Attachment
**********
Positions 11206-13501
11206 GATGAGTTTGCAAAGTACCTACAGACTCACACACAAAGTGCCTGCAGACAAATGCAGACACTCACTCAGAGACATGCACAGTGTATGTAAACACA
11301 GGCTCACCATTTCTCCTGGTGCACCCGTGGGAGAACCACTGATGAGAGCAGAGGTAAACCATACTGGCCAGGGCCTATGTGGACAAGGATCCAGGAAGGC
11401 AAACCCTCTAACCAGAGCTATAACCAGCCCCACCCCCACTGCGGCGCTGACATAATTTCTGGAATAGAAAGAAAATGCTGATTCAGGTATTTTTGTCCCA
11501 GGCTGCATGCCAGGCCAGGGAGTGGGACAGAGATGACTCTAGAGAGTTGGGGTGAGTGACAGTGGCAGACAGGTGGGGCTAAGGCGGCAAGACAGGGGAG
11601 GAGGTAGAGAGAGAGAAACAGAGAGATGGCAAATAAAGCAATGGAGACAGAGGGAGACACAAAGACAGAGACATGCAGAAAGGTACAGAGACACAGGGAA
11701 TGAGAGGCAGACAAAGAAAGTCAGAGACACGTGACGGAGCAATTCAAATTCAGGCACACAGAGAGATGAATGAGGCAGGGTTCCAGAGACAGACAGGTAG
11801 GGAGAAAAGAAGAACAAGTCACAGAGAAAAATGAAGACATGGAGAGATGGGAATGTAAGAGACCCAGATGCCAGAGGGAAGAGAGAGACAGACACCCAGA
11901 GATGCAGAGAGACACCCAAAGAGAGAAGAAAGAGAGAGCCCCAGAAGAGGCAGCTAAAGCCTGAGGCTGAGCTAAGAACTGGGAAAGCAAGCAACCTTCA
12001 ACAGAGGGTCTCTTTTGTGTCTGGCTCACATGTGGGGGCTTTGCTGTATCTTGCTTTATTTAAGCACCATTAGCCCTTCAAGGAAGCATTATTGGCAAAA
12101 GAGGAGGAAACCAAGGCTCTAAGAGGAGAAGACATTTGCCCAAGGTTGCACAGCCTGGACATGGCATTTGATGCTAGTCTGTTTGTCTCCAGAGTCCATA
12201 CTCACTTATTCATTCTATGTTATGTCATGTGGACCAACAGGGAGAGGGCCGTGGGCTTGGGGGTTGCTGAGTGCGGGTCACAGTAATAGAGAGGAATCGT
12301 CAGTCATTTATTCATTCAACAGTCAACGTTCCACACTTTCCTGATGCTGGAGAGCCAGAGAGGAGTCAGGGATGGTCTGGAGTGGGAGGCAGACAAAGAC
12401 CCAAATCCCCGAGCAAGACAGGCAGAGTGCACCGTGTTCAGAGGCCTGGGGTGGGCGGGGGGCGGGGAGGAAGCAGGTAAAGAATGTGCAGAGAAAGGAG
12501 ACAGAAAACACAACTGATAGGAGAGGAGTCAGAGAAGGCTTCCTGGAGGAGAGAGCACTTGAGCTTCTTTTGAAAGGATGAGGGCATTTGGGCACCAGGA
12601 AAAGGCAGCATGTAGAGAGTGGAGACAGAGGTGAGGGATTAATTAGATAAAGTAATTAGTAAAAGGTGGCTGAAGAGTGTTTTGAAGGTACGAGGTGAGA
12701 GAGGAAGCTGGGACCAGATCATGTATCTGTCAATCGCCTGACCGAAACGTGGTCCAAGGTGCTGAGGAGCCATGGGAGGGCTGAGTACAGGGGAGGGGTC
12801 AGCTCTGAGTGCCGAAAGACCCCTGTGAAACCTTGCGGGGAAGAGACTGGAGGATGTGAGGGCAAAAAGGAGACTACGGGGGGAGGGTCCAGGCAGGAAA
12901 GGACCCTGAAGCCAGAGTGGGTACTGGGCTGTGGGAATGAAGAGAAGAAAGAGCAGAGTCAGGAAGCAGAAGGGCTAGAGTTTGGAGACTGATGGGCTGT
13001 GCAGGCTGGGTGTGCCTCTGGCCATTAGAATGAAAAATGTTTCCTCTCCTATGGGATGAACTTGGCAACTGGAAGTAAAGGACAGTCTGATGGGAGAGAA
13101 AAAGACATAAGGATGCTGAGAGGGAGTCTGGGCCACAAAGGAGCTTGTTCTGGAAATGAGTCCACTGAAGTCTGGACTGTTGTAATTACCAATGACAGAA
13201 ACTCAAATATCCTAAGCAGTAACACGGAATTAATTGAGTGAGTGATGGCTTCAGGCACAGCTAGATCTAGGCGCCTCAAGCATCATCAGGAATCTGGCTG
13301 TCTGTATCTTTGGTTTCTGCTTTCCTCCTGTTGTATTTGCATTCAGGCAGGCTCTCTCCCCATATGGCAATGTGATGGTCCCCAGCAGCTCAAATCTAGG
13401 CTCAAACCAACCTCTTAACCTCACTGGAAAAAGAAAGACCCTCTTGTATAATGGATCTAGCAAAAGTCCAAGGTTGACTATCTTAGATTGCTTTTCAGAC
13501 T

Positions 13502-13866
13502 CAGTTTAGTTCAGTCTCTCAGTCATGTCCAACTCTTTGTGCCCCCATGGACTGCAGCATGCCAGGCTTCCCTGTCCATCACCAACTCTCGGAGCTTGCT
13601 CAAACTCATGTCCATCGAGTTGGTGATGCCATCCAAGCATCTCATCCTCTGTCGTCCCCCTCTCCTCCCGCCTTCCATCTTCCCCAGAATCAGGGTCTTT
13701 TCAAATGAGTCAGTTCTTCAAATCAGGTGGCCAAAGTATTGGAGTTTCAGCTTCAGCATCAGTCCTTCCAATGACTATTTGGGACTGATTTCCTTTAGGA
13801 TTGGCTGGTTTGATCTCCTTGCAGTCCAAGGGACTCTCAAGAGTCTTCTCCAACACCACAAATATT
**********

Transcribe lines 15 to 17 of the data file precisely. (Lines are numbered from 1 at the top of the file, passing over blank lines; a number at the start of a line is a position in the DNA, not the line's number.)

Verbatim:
12501 ACAGAAAACACAACTGATAGGAGAGGAGTCAGAGAAGGCTTCCTGGAGGAGAGAGCACTTGAGCTTCTTTTGAAAGGATGAGGGCATTTGGGCACCAGGA
12601 AAAGGCAGCATGTAGAGAGTGGAGACAGAGGTGAGGGATTAATTAGATAAAGTAATTAGTAAAAGGTGGCTGAAGAGTGTTTTGAAGGTACGAGGTGAGA
12701 GAGGAAGCTGGGACCAGATCATGTATCTGTCAATCGCCTGACCGAAACGTGGTCCAAGGTGCTGAGGAGCCATGGGAGGGCTGAGTACAGGGGAGGGGTC